It’s not a figurative speech when they called Kingdom of Dumplings a hole-in-the-wall joint. Hidden far away in Park Side, without the sign and the line of people waiting in the from, it could easily been mistaken for some sort of elevated basement. Despite being tightly packed into the square room, the patrons waited patiently to be served, as the late afternoon shined through the front windows.
Here we are, the Kingdom of Dumplings! The space was tight and slightly too warm, the walls appeared to be a tad greased, but the servers were all smiles and kindness. We are here for the dumplings, and some Northern Chinese eats that cannot be found on the East side of San Francisco – where the Cantonese and Hunan cuisine dominated.
I was most excited to have found spicy beef tendon on the menu, even more when it appeared before my eyes. Beef tendons cooked in soy sauce, rock sugar and anise seed, chilled then thinly sliced. It is then mixed with chili oil, garlic, pepper, chopped cilantro and sesame oil.
The tendons see-through when picked up. It was cold and refreshing at first, the texture gelatinous but on the chewy side. Chopped up cilantro brought a nice aroma that erased any unwanted fattiness. Then – as we sat and ate, before we knew it, the stealthy numbing spice hit us. Like wild fire it spread through our mouth, making us sweat yet unable to stop going for more.
It was really a ‘thank goodness’ moment when the dumplings arrived. For we could then divert our attention from the tasty, killer beef tendons, and move on to something else. Sitting in the mess of our tiny plastic-covered table, 12 cute little boiled dumplings sat and stared. “Eat us instead!” they said. The heat was making me slightly delirious.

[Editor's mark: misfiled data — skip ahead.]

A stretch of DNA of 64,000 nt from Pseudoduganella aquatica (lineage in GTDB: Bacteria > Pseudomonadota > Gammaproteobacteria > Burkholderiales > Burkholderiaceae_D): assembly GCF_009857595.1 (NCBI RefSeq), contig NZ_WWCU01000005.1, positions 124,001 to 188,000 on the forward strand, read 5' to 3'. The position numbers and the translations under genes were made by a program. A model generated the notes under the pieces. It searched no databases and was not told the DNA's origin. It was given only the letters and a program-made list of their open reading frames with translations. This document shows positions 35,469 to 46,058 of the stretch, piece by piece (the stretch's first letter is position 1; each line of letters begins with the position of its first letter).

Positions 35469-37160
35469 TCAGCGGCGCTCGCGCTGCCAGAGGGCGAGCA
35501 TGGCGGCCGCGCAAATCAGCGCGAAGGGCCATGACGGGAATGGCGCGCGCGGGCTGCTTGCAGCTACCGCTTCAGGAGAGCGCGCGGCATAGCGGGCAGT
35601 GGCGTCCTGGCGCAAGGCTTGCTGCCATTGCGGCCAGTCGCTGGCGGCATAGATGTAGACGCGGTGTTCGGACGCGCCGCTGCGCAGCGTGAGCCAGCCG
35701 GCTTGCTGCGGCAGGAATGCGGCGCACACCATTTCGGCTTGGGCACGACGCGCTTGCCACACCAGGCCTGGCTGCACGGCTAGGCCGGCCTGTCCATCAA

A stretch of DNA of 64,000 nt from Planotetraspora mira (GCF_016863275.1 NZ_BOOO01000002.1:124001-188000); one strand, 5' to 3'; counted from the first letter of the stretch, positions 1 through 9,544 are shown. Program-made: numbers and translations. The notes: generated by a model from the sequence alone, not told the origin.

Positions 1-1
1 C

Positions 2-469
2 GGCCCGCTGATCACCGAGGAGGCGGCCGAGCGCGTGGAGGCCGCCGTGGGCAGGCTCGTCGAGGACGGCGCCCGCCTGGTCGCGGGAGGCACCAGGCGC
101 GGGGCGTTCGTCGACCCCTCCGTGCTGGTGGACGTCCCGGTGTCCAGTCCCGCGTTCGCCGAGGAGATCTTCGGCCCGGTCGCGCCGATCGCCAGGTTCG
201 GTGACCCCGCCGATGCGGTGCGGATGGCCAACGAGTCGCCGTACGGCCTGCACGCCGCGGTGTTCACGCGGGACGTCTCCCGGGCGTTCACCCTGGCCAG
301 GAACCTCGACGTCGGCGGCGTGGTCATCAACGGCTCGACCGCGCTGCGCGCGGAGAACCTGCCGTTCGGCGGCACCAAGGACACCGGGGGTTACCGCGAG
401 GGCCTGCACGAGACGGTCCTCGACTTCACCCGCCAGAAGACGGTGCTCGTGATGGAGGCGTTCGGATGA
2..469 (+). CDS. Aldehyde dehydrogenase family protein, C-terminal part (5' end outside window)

You could really taste the hand-knead dough. Thicker than the store-bought, machine-made ones, the dumpling skin was thicker and a chewier, the perfect kind that holds the stuffing together. Inside, ground pork and cabbage made a great pair – juicy, sweet, with a nice crunch from the green veggie. A light dip in black vinegar and some ginger slices gave a rounded taste.
Yumm’s the word! Next up, our taste buds travelled to Shenghai for some soup dumplings. Also known as tiao long bao, the dough is traditionally slightly softer, thinner and more translucent compared to ones use on the dumplings. Though it seems that Kingdom of Dumplings just used the same hand-knead dough.
These dumplings were steamed instead of boiled. Enveloped within is a pork filling, prepared with solid pork aspics that melted into the tasty broth when heated. Because of the hot soup that could burst at the bite, it was recommended that we open up the dumplings a bit to let it cool before eating.
Umami was its profile. The broth was on the greasier side, but tasty nonetheless. It provided a whole different experience next to the spicy tendon and the boiled dumplings – which were felt like a hugely satisfying, working man’s meal. The soup dumpling, despite its thicker skin, felt delicate and gentle. To my tummy that was happy, that went for a long sigh and said: What. A. Day.